Ramble On, Prologue

'He's a pinball wizard, there has got to be a twist.
A pinball wizard, S'got such a supple wrist.'
Lyrics from "Pinball Wizard" by The Who.

Harry Potter stood before a pinball table, wasting the last few of his pence upon
entertainment. He hadn't actually been planning to stop, let alone spend money, but
he didn't want to travel further with the storm raging outside.

He hit the flipper with perfect timing, his mind idly tracking the ball as he planned
out his next options. He didn't have any cash left, so he'd either have to find a job or
steal some; returning to the Dursley's was not an option. Still, the relief of finally
being free outweighed any fear he might have felt. He would never have to cook
breakfast for them, never have to scrub the floors under Aunt Petunia's watchful eye,
and most importantly, he would never be locked up and ignored again.

He was free. Realistically, he knew the chances of surviving on his own were pretty
slim, but it didn't matter. He idly hit the ball on a rebound as he considered what
kind of picture he made; eleven years old, messy black hair, emerald eyes, and pale
skin from years of being indoors. Most of the other customers here, sitting in their
booths eating, probably thought he was either very sickly or had grown up in a cave.
He was definitely not sickly, having spent his time at the Dursley's doing manual
labor, but a dusty old cupboard really wasn't that far from a cave.

Distracted by the memories, his first pinball fell. The Dursley's had not been kind to
him, treating him like a piece of trash and forcing him to work as a slave. He waited
for the ball to reload, and then pulled back the plunger, reminding himself that the
Dursley's didn't matter anymore; he was free.

He always liked to imagine that his pale skin and green eyes were signs of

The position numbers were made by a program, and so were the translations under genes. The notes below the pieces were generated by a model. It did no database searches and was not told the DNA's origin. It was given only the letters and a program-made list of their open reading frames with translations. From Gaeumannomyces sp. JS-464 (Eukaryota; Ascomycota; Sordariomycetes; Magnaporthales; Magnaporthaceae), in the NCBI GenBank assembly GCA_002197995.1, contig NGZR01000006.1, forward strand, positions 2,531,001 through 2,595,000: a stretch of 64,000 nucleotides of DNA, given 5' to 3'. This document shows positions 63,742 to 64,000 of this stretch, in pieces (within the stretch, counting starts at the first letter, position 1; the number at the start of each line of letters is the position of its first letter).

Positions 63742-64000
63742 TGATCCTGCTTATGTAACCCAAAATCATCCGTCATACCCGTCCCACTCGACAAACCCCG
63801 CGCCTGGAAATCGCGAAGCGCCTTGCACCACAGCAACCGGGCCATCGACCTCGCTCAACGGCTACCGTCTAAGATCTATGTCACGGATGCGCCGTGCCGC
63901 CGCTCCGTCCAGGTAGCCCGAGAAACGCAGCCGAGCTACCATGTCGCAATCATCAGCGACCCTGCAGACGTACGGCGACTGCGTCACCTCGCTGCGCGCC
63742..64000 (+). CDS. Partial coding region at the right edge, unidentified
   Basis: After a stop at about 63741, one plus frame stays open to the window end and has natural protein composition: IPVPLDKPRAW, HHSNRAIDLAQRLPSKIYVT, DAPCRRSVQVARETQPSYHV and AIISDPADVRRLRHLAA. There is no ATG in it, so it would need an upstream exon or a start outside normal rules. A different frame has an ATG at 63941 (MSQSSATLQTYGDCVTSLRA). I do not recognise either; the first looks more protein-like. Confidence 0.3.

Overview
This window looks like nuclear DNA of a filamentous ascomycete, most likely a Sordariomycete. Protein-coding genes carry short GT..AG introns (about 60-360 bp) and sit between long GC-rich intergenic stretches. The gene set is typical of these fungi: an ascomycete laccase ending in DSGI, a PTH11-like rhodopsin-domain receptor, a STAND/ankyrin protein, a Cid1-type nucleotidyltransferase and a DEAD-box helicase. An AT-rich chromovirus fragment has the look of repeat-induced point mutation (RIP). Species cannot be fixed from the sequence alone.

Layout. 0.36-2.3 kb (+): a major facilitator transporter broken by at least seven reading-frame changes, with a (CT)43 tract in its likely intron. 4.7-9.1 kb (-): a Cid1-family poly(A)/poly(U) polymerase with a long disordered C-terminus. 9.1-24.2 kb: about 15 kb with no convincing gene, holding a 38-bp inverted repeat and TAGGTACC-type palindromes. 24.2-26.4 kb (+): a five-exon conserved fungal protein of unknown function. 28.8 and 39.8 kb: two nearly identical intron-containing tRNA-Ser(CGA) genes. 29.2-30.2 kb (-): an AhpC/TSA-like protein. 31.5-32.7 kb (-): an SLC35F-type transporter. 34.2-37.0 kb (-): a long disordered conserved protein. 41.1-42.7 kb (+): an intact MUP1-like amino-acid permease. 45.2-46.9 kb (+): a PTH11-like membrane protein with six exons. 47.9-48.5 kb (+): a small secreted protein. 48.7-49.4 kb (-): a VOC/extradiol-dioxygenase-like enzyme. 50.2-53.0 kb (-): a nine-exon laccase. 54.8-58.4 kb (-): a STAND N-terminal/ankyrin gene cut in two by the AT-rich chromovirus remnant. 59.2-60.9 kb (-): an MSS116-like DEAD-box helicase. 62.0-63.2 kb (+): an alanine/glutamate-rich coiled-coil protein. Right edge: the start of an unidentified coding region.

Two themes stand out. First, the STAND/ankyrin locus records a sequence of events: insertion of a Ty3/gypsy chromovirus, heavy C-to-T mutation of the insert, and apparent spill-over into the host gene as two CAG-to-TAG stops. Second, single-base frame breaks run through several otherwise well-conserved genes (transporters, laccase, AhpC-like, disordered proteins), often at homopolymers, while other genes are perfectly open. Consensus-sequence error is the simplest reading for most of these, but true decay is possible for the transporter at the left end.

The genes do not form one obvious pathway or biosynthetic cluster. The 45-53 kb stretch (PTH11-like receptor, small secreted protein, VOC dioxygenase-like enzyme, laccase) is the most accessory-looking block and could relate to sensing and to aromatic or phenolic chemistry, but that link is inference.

aristocracy. It had been a secret dream of his for years; that one day he would be
rescued, claimed as some lost relative of one of the nobility Uncle Vernon always
insulted on the telly. He knew it wasn't going to happen, though, and that was why
he had ran away; he would rather spend his life homeless and free than trapped and

The Dursley's had always kept him in a small cupboard under the stairs, bolted shut,
and normally he wouldn't have stood a chance of escaping; that had all changed
after Dudley's birthday.

Dudley's eleventh birthday had been one of the few times besides school he was
allowed outside, although it was definitely not by the Dursley's choice. They hadn't
been able to find a babysitter for him, and were forced to take him with them to the
zoo. He had mixed feelings about the zoo; just being outside was a pleasant
experience, even if Dudley and his friends spent most of their time bullying him.
Seeing all the different animals was interesting, but he felt a pang of sympathy
watching them, kept in cages, bred in captivity, as he was.

He bounced the silver pinball again, watching it build up points for a moment before
turning back to his contemplation.

It was the snake exhibit that had given him the idea. He had found himself talking
with one of the snakes, which was in itself surprising; he hadn't thought snakes
could talk. He had felt a sense of kinship with the caged snake, and had chatted for a
few minutes before Dudley arrived to spoil his fun. What followed had been
confusing, but somehow, the snake had been set free and Dudley was behind the